Eco Innovations - September 2010
13 Sep 2010|Added Value
Finding ways to reduce packaging is big news. Less waste and a lower carbon footprint are two key benefits. So here’s a compact idea from Canadian brand Planet People. Refill cartridges that are diluted at home, with tap water. The iQ line of household cleaning products features small cartridges of plant-based concentrate. Consumers fill a spray bottle with ordinary tap water and pop in a cartridge. The coloured concentrate visibly mixes with the water, and voila: a full bottle of cleaner. iQ comes in four varieties: glass, bathroom, floor and all-purpose cleaner. All made with non-toxic and environmentally sustainable ingredients. (first spotted by Springwise.com)
Muddy footprints are not the only thing UK festival revelers leave behind at the end of each gig. Thousands of tents are abandoned, destined to burden landfill sites. Enter upcycling opportunity. Entrepreneurs WiTHiNTENT salvage the fabric from those leftover tents to create rain-proof clothing and accessories such as hoodies, ponchos, pac-a-macs and bags for the festival market. One man’s trash is the next person’s treasure, or should that be jacket?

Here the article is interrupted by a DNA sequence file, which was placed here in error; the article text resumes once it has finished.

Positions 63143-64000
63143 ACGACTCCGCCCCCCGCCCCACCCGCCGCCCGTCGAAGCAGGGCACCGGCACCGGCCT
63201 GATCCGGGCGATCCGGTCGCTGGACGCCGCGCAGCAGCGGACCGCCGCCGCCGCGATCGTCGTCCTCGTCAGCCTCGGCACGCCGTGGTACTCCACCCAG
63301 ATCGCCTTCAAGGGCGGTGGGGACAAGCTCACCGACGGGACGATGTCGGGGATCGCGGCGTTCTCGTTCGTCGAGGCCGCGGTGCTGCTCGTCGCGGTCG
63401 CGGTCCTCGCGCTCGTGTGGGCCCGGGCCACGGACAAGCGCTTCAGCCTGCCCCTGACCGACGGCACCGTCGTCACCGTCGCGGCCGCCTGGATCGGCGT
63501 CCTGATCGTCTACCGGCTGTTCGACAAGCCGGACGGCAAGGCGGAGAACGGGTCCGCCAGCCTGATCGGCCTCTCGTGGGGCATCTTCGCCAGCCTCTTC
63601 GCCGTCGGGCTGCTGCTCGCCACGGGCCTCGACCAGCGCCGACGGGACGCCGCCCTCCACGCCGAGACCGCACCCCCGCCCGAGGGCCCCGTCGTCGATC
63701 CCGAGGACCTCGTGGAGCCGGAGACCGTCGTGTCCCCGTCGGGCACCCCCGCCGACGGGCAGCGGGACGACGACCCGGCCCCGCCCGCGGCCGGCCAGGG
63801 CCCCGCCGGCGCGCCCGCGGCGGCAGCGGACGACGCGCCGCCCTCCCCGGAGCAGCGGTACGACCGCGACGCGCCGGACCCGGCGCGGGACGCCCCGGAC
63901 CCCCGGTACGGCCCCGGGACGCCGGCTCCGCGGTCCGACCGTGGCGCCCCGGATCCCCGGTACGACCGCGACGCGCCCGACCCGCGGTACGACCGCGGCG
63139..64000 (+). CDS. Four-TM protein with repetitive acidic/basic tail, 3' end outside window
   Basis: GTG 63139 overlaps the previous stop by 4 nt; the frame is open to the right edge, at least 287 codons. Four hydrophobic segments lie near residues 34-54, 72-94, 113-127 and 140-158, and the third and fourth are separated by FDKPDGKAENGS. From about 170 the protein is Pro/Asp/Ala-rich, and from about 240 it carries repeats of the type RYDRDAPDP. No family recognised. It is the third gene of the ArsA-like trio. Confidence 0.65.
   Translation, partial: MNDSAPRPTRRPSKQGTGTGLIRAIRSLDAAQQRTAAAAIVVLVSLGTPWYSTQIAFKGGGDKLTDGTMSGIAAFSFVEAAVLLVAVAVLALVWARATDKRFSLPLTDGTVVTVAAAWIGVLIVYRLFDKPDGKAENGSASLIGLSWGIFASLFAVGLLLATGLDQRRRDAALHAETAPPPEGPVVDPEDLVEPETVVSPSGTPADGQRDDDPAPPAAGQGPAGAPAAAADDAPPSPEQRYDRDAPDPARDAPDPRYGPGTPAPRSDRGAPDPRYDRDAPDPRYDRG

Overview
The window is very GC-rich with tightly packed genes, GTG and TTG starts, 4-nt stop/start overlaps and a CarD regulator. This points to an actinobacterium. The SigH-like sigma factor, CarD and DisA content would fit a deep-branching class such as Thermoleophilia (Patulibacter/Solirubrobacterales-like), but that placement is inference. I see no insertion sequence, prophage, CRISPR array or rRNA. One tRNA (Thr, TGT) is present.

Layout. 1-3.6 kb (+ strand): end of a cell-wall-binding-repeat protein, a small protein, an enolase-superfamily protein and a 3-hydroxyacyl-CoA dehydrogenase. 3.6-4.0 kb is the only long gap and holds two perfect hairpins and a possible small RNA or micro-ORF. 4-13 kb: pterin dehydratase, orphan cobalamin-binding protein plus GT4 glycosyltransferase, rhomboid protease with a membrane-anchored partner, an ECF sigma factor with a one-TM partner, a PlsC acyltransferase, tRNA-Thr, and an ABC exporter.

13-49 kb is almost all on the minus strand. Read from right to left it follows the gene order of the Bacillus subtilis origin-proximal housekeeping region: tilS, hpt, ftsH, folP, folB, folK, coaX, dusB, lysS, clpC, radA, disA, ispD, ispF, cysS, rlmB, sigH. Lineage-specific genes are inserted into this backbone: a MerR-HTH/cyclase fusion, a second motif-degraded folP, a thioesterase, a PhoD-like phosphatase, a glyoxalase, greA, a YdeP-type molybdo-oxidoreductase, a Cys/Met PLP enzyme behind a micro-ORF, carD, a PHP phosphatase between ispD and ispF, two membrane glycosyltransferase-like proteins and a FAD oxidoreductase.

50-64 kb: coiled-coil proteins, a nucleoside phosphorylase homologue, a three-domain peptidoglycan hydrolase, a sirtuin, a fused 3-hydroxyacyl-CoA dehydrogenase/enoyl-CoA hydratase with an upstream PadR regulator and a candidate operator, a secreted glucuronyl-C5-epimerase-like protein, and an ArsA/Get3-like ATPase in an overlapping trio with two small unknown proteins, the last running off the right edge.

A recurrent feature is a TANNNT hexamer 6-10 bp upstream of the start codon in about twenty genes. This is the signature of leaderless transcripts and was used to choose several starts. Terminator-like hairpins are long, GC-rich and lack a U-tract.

Definition: design and build using only recycled and reclaimed materials. The Jellyfish Theatre, is the first UK theatre made completely from ‘junk’. Using material from old theatre sets, building sites, 800 pallets, disused watercooler bottles and old kitchen units donated by the public. Apart from a structural steel frame (so it complies with building regulations) everything else is improvised; a pallet here and a plank there. And the entire theatre will be dismantled mid October to be recycled somewhere else. A new take on the pop up phenomenon.
Timberland’s campaign ‘Nature needs Heroes’ is embracing the buzz that is 3D technology. A bespoke microsite lets you freeze-frame moments on screen at a 360 degree angle to explore in detail the eco credentials of the Earthkeepers’ collection. And a facebook app let’s you get involved in replanting Haiti via a Virtual Forest. Select stores in the U.S. will continue the theme with interactive oversize graphics that come to life for customers wearing 3D glasses that are dispensed in-store.
Sustainable innovation at it’s best. Take a design that’s been around for over 100 years and start again, taking both the consumer benefit and sustainable issues into account. And the result? A sink built on top of a urinal! And designer Yeongwoo Kim hasn’t sacrificed on design aesthetics either. It’s so simple, it’s brilliant. (spotted first by Treehugger.com)prev next